Canada geese and mourning doves are the only migratory birds that may be hunted from September 1-15. Both goose and dove hunters must be HIP (harvest information program) certified to hunt these migratory birds. This certification is simple, free, and easy and may be done when you purchase your licenses, stamps, and permits. A few other regulations to remember are; since doves are migratory birds you must have your shotgun plugged with no more than three shells in the chamber and nontoxic shoot is required on all state lands. There are numerous state lands in much of southern Wisconsin that have good populations of doves, so get out over the holiday weekend and do some scouting.

The fall turkey season in Wisconsin opens September 18 and runs through November 18. Initially, there were 95,700 permits available for the fall turkey season. More than 48,900 permits were issued to hunters who applied by the August 2 deadline. This means that 46,800 permits are available on an over the counter first come first served basis. These left-over permits went on sale Saturday, August 28. You should have received your permit, if you applied early, in the mail by now or you may check online at the DNR Licensing Center. If you didn’t apply early, you may go on the DNR website at and see the turkey zone map and the permit availability for the area that you want to hunt. All the available left-over permits are for Turkey Management Zones 1-5; there are no permits for zones 6 and 7 after the initial drawing.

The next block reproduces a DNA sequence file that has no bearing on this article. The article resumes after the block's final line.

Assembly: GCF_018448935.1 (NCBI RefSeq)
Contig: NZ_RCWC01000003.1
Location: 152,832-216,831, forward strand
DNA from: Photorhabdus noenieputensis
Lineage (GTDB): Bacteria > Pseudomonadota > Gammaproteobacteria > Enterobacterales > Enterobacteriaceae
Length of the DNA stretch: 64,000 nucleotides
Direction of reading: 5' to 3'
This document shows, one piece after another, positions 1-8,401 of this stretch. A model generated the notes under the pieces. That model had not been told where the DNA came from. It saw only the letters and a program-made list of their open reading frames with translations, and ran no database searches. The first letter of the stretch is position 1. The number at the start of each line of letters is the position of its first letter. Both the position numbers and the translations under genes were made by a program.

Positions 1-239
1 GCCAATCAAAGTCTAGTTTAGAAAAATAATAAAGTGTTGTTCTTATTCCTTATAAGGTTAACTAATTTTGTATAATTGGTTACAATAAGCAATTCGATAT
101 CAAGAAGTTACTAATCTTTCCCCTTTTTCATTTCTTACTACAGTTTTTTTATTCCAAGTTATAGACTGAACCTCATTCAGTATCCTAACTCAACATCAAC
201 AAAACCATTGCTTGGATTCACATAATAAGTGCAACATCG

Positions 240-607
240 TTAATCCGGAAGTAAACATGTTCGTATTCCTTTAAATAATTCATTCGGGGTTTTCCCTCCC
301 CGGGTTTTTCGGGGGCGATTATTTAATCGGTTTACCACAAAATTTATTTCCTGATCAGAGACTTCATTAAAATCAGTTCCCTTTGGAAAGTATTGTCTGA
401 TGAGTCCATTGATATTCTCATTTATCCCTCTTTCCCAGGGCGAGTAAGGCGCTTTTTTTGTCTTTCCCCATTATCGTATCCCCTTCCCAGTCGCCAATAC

There is a $10.00 fee for a resident permit and a $15.00 fee for non-residents. All permit buyers must also buy a fall turkey license and stamp unless they previously purchased a license and stamp or a 2010 Conservation Patron License holder. The left over fall turkey permits can be purchased on the Internet through the Online Licensing Center, by calling 1-888-945-4236, and at all license sales locations.

The fall turkey outlook looks good and this is the first fall that dogs are allowed to aid in hunting. A hunter may harvest 1 turkey of any age or sex per carcass tag and you may only hunt in the zone that is specified on your permit and carcass tag. The fall hunting hours are from ½ hour before sunrise and end at sunset. You must also register your turkey no later than 5:00 pm the day after it was killed.